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Posted 06 December 2012 - 11:56 PM

There is no way that Sietsema-Carman-Benwick-McIntyre-Yonan-Sagon-Hahn et al is a stronger team than our top 100 members. No way. It's time we're recognized as THE first outlet for restaurant news; not as some "secondary source" to appease once you've broken the news to the Post. We have them beat in every single possible category - depth, breadth, insider knowledge, writing skills, whatever you want to name, we've got them beat - and it's time we're recognized as being the best.

I've worked 7.5 years for this, and I'll take a back seat no longer. To anyone. I've concealed my knowledge in a big way; I'll conceal it no longer.


I agree that collectively the information on this website is much more detailed and accurate than any other news source or website about DC's dining scene. I think that's part of the problem in getting more participation. Some of us don't want to read reviews from unfunny newbies who don't know much about food. I don't mind them but I'm probably not benefiting form them. In any case, I don't know what you agreed to, if anything, in exchange for news. If you're not bound to secrecy, then why not reveal it? Of course you should take into consideration how it affects other people. Businesses are complicated. Even if a owner decides to shut down a business, he might not tell the employees until the last minute for fear of them leaving. On the other hand, the employees want to know as soon as possible so they can line up a new job. There's no way of protecting one without harming the other, and that makes your decision whether to reveal even harder.

#362 darkstar965

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Posted 07 December 2012 - 12:37 AM

I have to confess that Eric's question was also my question. Still have an unanswered question though. It's not a new one.

Don, as many of us have told you many times, what you've built here with donrockwell.com is amazing. It's truly unique. It's valuable. Using only myself as an example, I don't write or post online anywhere but here. And I do it because for several years I took so much value from it, I felt compelled to give back in whatever small way I could. In no way do I think I'm "top 100" of anything here. I'm just a consumer not attached to the restaurant industry in any way other than spending too much money on it. Hopefully I'm top 4200 or so; think that's roughly how many members there are. :D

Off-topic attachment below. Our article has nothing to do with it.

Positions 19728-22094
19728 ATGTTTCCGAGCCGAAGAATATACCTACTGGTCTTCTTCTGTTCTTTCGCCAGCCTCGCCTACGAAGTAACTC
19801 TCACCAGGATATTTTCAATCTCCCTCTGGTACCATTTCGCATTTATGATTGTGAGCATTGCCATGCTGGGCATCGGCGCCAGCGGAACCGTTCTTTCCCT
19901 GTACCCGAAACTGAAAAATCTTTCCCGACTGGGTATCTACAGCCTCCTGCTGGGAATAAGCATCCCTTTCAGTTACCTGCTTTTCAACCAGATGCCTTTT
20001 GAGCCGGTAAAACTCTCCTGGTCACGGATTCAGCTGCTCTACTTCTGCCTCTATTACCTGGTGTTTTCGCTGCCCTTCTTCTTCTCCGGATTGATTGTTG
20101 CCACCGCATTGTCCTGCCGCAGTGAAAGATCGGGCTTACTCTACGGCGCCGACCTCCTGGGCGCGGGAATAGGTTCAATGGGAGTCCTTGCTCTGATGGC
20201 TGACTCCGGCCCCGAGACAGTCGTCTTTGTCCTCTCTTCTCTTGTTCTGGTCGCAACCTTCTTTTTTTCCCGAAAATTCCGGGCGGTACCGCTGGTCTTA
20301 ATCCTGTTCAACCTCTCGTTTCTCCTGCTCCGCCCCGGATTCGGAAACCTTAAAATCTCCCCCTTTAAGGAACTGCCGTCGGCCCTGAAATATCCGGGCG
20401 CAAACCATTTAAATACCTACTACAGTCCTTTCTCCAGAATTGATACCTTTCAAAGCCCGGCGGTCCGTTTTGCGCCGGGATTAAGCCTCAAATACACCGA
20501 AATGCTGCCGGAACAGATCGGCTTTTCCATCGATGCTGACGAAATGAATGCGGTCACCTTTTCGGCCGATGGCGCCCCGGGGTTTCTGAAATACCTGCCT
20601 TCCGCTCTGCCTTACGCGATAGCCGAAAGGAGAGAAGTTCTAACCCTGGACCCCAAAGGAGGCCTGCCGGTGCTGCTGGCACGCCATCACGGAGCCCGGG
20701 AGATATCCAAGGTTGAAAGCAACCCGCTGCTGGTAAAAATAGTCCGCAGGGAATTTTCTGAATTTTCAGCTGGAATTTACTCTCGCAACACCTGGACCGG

The core question is what you want donrockwell.com to be. The answer to that has varied at points over the past few years even since I've been paying closer attention. it's not something you can answer late at night. It's not something to answer when angry.

There are at least three options.

1. An incredible, unique, valuable and seriously robust community of serious and collaborative food people, whether of the industry or advocates of the industry. You've already done this--in spades. You should feel very, very good and proud about that. I suspect you often do; just not right now. You could reorganize as a non-profit to build more leverage (relief/help).

Pros: You can and should feel good about building something so unique; so valuable to so many who appreciate it and appreciate you. Deep satisfaction and the sincere appreciation and admiration of many people.

Cons: Lots of work. Not a lot of cash compensation. But hopefully you don't feel as if people don't appreciate you. I sure do and I'm quite certain I'm very far from alone.

2. A web-based community that throws off some cash for you and for reinvestment to build and innovate. This can be done slowly as you are already with the limited ads and with dcdining.com. Or, it might be possible to do it more quickly and significantly with investors and some serious business planning to best monetize the site.

Pros: Builds on what you've already created and maybe (but not definitely) produces some significant income and wealth.

Cons: Monetizing a website like this isn't easy and it might not work despite investing even more time, energy and money. It might also turn off some (presumably small) number of members who prefer the site not be a business.

3. Become the leading source for restaurant-related news as you've written above. To be honest, I don't think I've read that ever before but clearly it could be done. Clearly you could do it. You have unrivaled relationships, exceptionally deep and comprehensive knowledge and superlative writing skills.

Pros: You're uniquely positioned to be able to do this. It might be very cool. It might be very satisfying. Member and guest counts would probably grow much faster than they do currently.